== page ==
numerous artists, including Thomas Moran. His painting of Tower Fall played a crucial role in the establishment of Yellowstone National Park in 1872. The nearby Bannock Ford on the Yellowstone River was an important travel route for early Native Americans as well as for early European visitors and miners up to the late 19th century.
Calcite Springs:  This grouping of thermal springs along the Yellowstone River signals the downstream end of the Grand Canyon of the Yellowstone. The geothermally altered rhyolite inspired the artist Moran; his paintings of this Calcite Blocks
scene were among those presented to Congress in 1872, leading to the establishment of the park. The steep, columnar basalt cliffs on the opposite side of the river from the overlook are remnants of an ancient lava flow, providing a window into the past volcanic forces that shaped much of the Yellowstone landscape. The gorge and cliffs provide habitat for numerous wildlife species including bighorn sheep, red-tailed hawks, and osprey.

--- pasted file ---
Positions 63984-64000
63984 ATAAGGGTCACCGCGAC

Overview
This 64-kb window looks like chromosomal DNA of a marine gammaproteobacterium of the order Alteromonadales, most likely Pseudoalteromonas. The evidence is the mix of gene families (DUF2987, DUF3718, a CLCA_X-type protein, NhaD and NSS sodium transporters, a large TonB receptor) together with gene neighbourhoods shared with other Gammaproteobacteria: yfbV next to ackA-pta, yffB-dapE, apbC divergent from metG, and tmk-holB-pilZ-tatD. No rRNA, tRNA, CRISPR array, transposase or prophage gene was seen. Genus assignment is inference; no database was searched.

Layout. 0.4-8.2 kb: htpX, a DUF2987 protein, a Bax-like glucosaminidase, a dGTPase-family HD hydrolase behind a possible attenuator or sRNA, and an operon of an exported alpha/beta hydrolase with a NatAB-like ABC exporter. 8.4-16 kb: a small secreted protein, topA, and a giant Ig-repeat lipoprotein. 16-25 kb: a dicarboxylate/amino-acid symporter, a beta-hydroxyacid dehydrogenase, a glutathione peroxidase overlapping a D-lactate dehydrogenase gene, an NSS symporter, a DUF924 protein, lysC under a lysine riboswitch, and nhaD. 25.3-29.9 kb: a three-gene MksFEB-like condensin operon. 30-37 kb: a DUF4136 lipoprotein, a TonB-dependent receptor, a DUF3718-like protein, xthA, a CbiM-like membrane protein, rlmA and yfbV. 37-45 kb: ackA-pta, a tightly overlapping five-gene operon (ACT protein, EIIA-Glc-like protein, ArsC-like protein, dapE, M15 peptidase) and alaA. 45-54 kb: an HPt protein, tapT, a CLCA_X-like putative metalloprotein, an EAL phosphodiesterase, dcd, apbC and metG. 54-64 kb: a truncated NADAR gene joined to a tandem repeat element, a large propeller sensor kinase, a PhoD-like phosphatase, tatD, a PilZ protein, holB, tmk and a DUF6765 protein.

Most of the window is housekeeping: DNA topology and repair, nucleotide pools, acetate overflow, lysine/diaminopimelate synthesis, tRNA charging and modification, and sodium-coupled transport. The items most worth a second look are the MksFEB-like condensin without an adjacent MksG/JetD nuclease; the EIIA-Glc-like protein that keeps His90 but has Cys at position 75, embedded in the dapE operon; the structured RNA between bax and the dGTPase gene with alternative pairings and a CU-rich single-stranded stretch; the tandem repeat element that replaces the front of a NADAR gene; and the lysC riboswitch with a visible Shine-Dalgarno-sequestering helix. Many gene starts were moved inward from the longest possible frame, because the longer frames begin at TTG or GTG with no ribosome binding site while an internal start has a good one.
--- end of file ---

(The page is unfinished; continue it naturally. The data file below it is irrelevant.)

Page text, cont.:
Finally, exhausted after the day’s hiking and viewing this natural beauty, we returned back to the Canyon area and retired into our Pioneer Cabin thus ending another wonderful day in Yellowstone.
FYI: Pictures you see in this blog are shot by us during our recent vacation. If you are interested in any of these pictures (original 6 mb), please contact us at